Therefore, we sought to implement a second index test which could be used to compare accuracies. Since it is the opinion of some MRT skeptics that it is not actually MRT making distinctions, but rather that the MRT practitioner is good at “reading” people. With this in mind, the secondary index test we implemented was intuitive guessing; that is, without using MRT, but only visual, auditory and kinesthetic clues, the practitioner was asked to guess whether a statement spoken by the patient was true or false. The accuracy, or percent correct, of intuitive guessing could be compared to MRT accuracy to see if there is any difference. If there is no difference, the skeptics’ hypothesis would be correct; however, if there was a difference, then there would be something to MRT after all. This addition of a secondary index test was an important and valuable piece of this research methodology.

The next aspect of the methods that had to be considered was the participant enrolment criteria — that is, defining who we were going to recruit to participate. I wanted to get a very well-rounded view of MRT accuracy, so I wanted a broad sampling of muscle testing practitioners, otherwise known as a heterogenous sample. We recruited practitioners from any profession, with any amount of experience and any amount of expertise. However, to be included, they had to have had some previous training in some kind of MRT. In contrast, the patients recruited for the first study (the largest one) had to have no previous experience with MRT, and also had to be unknown to the practitioner who was going to test them. For the first study, after doing a sample size calculation, we recruited 48 unique practitioner-patient pairs, meaning a pair could only participate once. For the 3 follow-up studies, 20 practitioner-patient pairs were used.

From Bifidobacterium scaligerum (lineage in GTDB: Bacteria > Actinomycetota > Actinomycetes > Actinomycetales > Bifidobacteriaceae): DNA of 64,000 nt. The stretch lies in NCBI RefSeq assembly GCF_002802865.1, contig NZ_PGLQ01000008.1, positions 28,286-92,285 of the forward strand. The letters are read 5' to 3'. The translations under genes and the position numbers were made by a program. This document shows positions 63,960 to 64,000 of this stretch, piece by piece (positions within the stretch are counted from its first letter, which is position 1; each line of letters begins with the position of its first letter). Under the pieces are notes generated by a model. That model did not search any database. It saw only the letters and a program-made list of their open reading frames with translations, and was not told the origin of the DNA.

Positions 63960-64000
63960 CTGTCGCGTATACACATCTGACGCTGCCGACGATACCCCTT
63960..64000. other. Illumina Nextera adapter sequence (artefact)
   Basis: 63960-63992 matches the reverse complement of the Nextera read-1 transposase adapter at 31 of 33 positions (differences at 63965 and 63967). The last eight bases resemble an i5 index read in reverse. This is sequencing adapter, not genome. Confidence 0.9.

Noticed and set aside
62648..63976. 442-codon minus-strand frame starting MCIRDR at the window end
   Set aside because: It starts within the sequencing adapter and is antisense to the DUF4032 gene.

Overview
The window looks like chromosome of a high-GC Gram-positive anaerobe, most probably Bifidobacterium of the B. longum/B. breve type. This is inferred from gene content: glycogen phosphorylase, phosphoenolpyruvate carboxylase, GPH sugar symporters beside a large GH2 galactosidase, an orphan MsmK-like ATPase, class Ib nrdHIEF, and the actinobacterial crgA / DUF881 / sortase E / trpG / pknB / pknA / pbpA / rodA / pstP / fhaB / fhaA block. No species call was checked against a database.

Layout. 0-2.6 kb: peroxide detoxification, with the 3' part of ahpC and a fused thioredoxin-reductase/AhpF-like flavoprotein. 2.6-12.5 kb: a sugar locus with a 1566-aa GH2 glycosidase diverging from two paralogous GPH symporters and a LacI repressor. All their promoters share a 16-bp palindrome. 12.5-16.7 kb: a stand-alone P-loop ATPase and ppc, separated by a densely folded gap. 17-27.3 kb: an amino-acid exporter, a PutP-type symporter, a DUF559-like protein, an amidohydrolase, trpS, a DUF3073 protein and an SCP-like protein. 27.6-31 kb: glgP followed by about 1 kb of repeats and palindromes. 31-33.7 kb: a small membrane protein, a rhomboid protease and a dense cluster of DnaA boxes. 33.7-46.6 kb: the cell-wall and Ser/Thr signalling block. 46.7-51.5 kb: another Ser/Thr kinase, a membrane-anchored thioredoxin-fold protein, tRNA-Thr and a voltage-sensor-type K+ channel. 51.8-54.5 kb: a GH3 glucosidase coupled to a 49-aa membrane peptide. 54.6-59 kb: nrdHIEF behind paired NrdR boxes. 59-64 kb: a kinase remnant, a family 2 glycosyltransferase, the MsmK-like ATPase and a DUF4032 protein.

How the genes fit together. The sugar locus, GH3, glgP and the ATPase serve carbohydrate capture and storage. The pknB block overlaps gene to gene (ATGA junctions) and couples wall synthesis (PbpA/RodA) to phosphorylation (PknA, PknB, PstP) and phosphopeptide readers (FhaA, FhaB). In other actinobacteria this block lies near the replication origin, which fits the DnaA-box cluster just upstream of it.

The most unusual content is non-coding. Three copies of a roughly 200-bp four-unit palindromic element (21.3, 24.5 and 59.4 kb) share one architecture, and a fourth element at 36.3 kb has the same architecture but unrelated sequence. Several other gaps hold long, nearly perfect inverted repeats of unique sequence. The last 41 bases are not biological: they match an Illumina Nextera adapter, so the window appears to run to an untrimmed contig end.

Blinding is another important aspect of clinical research. In this series of studies, MRT accuracy was calculated using the case when the practitioners were blind to the outcome of the MRT, meaning they did not know if the spoken statement was true or false. In addition, practitioners were not blind to the paradigm under investigation (i.e. true statements strong MRT; false statements weak MRT). Unfortunately, blinding patients was not as straight forward — as they were aware that they were saying true and false statements. To balance this, they were blind to the paradigm being tested — that is, they were not told that their muscle will weaken when they spoke false statements. So, in the end, I believe we attained a fair degree of blinding.

There were a good many factors that we had to consider when designing these studies, and this first part of this 2-part article describes the general methods used. In Part 2, particulars of each of the 5 studies (see Table 1) will be outlined, the results revealed, and their implications discussed.


Table 1 — An outline of this series of studies assessing the validity of MRT

Study 1 — Estimating the Accuracy of MRT

Study 2 — Replication of Study 1

Study 3 — Replacing the Practitioner with Grip Strength Dynamometry

Study 4 — Using Emotionally-arousing Stimuli

Study 5 — Estimating MRT Precision using a Round-robin Format